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Impact of COVID-19 public health interventions

Presented By
Mr Ari Vandersluis, Heritage College of Osteopathic Medicine, OH, USA
Presented by
Ari Vandersluis Heritage College of Osteopathic Medicine
AAN 2022

COVID-19 public health interventions were associated with worsening sleep habits and exercise frequency, as well as greater dependency in daily living among patients with Parkinson's disease (PD). No association could be found with worsening movement symptoms or increasing need for levodopa.

The effects of public health interventions in response to the COVID-19 pandemic on outcomes in PD patients are unknown. A study was conducted to determine the impact of those interventions on mood, movement, and quality of life of PD patients [1]. More specifically, Mr Ari Vandersluis (Heritage College of Osteopathic Medicine, OH, USA) and colleagues focused on possible consequences of disrupting lifestyle behaviours known to favour PD outcomes (such as exercise and social interaction frequencies), as well as the introduction of telemedicine for outpatient visits.

Both before and after the onset of COVID-19 public health interventions, comprehensive clinical assessments were carried out in 150 PD patients. The first visit was in-person, the second visit by telephone call. Results of the second, post-COVID visit showed an increase in the Hoehn and Yahr scale, a scale to rate PD progression, compared with the first, pre-COVID visit (n=122; 2.02 vs 1.86; P=0.006) Several non-movement PD symptoms were found to have worsened during the subsequent visit, including activities of daily living status, exercise frequency, and sleep disturbance frequency. There was generally no worsening of movement symptoms, including bradykinesia, rigidity, resting tremor, gait abnormality, and falls. The need for levodopa did not increase.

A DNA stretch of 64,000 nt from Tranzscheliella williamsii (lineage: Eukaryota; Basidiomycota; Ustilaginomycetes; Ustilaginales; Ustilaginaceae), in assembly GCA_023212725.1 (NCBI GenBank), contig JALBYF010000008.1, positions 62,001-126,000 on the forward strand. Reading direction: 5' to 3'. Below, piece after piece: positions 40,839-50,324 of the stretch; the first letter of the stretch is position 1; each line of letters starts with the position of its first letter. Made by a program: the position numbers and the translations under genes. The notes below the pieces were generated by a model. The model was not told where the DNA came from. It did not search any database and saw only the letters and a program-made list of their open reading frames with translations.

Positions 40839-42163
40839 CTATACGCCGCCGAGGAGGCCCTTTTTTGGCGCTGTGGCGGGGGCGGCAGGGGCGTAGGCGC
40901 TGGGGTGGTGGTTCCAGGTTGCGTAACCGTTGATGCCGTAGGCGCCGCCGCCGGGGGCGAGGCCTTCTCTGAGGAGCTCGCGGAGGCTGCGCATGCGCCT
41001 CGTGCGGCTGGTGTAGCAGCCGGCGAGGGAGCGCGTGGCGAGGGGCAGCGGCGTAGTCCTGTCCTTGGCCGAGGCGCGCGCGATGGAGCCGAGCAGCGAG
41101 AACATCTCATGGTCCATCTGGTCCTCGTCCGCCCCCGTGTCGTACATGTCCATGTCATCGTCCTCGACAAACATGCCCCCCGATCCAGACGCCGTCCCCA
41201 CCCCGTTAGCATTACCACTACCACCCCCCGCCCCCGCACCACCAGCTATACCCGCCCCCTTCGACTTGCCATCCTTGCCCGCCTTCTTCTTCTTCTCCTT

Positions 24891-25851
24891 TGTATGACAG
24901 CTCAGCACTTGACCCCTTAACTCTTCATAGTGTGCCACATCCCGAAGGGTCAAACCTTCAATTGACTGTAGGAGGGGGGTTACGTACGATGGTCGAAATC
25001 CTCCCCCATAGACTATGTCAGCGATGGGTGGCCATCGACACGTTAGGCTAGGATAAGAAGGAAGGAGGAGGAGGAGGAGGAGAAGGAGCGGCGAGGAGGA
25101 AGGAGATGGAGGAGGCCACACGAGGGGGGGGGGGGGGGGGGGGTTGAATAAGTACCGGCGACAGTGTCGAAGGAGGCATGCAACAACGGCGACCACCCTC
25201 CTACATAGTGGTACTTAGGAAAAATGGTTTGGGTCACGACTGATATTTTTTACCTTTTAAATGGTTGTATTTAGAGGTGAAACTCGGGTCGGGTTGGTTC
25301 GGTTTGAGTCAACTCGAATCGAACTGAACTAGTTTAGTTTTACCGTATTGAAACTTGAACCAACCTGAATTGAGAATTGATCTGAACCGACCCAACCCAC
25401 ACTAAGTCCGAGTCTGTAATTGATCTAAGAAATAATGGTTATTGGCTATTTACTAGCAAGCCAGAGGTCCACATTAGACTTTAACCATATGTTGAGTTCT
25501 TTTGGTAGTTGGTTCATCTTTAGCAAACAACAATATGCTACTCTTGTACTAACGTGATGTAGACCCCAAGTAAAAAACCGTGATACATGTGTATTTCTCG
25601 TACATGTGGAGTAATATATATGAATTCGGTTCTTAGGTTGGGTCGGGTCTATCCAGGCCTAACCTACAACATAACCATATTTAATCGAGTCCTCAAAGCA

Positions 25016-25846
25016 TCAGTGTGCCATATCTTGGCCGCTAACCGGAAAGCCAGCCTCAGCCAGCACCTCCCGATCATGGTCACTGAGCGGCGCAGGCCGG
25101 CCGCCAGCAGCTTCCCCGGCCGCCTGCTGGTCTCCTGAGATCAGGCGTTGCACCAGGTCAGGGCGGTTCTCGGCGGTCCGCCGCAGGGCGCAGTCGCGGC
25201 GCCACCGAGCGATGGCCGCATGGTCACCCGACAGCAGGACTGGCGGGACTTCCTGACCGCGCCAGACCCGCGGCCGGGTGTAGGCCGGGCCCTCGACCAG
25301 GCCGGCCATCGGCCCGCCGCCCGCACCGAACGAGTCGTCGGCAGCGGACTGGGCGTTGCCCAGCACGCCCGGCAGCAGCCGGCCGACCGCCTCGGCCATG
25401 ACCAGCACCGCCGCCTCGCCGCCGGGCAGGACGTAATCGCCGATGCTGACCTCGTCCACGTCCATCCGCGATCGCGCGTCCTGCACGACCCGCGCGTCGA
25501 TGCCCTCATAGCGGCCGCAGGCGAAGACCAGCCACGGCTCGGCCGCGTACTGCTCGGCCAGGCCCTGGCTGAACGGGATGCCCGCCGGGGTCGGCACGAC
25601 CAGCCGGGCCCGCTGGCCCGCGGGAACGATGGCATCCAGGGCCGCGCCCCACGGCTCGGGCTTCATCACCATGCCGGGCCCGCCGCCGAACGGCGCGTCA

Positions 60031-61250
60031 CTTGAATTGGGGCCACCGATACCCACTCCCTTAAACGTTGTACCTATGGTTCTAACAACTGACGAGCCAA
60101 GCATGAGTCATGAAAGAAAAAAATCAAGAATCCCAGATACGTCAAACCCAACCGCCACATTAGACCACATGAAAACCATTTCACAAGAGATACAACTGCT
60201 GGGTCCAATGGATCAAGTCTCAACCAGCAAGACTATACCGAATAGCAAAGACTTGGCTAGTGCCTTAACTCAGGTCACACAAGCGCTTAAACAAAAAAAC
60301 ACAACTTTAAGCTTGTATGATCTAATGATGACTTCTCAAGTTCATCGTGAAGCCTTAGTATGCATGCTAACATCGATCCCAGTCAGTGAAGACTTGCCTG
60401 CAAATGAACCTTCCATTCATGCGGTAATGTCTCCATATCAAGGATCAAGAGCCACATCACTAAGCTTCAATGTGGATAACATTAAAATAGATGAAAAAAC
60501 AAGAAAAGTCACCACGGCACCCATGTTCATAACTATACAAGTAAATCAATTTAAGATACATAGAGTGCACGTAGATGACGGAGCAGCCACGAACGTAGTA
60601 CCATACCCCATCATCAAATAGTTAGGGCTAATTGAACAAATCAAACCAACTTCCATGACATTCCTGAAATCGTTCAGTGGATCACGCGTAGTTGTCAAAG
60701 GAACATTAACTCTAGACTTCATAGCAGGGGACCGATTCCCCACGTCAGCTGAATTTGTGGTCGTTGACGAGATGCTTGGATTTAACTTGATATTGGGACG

1. Vandersluis A, et al. Evaluating Outcomes in Parkinson’s Disease Patients Following COVID-19 Interventions. S16.007, AAN 2022, 02–07 April, Seattle, USA.

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